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How to rid your pantry of scarily-common moths before they wreak havoc


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Photo: Getty Images/alittlething

If you ever spot a gray moth in your kitchen, watch out. The pest—known as pantry moths or Indianmeal moths—loves oatmeal, nuts, cereal, dried fruit, pasta, and other common dry good staples just as much as you do. Sure, they might seem cute at first, but if they start growing their family of critters, you’re going to be in big trouble.

According to The Old Farmer’s Almanac, pantry moths—which typically get into your home from infested warehouses or bulk bins at your go-to natural food store—lay eggs (sometimes 400 at a time!) that hatch into larvae that look like tiny caterpillars. Unfortunately, the larvae loves nothing more than wreaking havoc on your life, chewing holes in both paper and plastic packages and spinning silk webs inside your containers. They don’t just hide in your food, either: they also hang out on the edges of cans or in the cracks or holes in shelves.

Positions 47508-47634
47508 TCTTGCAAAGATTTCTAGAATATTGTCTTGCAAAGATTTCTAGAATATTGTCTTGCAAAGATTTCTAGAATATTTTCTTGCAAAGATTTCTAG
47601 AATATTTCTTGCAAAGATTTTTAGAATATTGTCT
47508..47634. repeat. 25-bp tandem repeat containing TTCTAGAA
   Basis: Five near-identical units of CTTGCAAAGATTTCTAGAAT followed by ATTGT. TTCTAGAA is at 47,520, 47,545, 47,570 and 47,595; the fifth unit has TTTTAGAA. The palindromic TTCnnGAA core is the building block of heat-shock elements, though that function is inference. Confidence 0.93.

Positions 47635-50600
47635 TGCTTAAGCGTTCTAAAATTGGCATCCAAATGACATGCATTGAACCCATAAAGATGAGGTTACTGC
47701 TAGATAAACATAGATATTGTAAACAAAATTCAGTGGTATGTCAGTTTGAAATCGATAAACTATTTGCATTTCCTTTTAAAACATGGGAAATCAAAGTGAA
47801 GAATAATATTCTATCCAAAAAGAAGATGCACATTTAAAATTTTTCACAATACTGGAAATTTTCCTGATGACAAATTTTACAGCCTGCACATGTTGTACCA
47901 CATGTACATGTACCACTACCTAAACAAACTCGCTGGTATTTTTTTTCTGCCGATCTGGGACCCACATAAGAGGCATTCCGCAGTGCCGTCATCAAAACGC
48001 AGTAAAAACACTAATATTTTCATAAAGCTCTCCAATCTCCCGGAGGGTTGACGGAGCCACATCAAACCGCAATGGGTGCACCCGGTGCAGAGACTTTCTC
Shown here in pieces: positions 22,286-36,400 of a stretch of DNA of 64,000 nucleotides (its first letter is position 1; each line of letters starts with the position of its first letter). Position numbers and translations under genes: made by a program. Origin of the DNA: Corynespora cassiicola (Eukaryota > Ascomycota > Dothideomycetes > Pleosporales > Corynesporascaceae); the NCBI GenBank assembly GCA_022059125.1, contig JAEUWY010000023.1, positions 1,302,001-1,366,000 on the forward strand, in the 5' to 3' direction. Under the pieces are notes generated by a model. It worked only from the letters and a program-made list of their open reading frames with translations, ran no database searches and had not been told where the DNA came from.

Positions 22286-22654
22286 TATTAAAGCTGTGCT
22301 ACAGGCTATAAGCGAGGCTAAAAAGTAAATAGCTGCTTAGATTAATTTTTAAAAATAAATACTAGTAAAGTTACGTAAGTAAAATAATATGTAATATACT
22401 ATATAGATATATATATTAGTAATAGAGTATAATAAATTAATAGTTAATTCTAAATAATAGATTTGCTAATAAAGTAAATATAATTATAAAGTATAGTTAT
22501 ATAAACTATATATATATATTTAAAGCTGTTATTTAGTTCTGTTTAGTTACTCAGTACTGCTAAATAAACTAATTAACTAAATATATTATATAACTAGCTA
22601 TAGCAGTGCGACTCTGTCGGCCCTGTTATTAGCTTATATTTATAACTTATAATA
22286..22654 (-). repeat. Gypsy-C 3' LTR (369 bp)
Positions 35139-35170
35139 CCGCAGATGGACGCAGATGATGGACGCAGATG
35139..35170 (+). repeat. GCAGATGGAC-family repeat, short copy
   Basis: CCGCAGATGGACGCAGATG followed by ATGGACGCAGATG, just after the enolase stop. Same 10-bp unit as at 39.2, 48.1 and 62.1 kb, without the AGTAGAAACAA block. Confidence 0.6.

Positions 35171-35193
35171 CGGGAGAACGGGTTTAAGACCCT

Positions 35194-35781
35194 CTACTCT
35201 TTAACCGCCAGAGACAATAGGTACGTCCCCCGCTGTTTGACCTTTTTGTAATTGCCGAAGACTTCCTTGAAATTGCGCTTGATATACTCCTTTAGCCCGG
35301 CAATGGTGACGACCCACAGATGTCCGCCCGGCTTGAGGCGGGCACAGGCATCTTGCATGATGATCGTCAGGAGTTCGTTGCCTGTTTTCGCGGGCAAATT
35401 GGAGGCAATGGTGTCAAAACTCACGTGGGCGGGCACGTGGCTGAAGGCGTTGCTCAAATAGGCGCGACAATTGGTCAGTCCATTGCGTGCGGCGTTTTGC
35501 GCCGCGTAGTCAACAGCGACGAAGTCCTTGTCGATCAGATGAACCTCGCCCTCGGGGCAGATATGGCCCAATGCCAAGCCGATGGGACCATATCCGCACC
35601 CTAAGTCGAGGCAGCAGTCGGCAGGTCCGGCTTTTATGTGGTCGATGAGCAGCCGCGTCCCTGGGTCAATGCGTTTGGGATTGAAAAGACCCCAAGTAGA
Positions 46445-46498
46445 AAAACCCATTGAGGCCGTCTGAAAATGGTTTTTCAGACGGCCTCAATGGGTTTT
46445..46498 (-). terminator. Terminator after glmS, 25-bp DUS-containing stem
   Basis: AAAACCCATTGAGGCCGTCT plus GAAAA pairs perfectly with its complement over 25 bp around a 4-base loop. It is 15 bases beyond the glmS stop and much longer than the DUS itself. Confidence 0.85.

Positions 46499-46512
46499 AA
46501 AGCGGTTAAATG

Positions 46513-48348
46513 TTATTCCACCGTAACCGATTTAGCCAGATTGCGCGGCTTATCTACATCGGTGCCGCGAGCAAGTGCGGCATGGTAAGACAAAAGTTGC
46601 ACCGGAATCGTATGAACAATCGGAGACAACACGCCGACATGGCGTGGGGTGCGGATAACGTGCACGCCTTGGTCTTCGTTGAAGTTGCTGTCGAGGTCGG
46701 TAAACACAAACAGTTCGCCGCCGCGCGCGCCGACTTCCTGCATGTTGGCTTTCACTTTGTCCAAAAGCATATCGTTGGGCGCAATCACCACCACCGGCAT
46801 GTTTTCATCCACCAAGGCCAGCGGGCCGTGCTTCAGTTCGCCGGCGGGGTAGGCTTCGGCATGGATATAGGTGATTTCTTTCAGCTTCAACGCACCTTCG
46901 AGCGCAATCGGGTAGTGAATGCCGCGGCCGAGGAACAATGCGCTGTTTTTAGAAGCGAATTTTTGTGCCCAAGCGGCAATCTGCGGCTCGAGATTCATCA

Aside from the serious gross-factor of having these bugs in your food in the first place—no one wants a mouthful of wiggly larvae!—an infestation can also cost you hundreds of dollars. Once it occurs, you have to toss all your precious packaged goods into the garbage and get them out of your home ASAP. So the real key in stopping these moths from creating issues? Taking some cautionary steps to ensure they don’t even get the chance to in the first place.

The next time you’re at the store, first make sure the packages and cans you’re putting into your cart don’t have any visible webs, holes, or larvae clinging onto them. Then after bringing everything home, the old hands at The Old Farmer’s Almanac suggest you put the dry foods (not cans!) into the freezer for four days at 0 degrees Fahrenheit or below to make sure any eggs that are present are destroyed. After the time is up, keep all your dry goods in airtight containers. That way, your pantry won’t just be pest-free now and in the future, but it will also be nice and organized. It’s a win-win.

Here’s a two-step, nontoxic routine to rid your plants—and home—of bugs. Or find out how bed bugs could be lurking in your dirty laundry.

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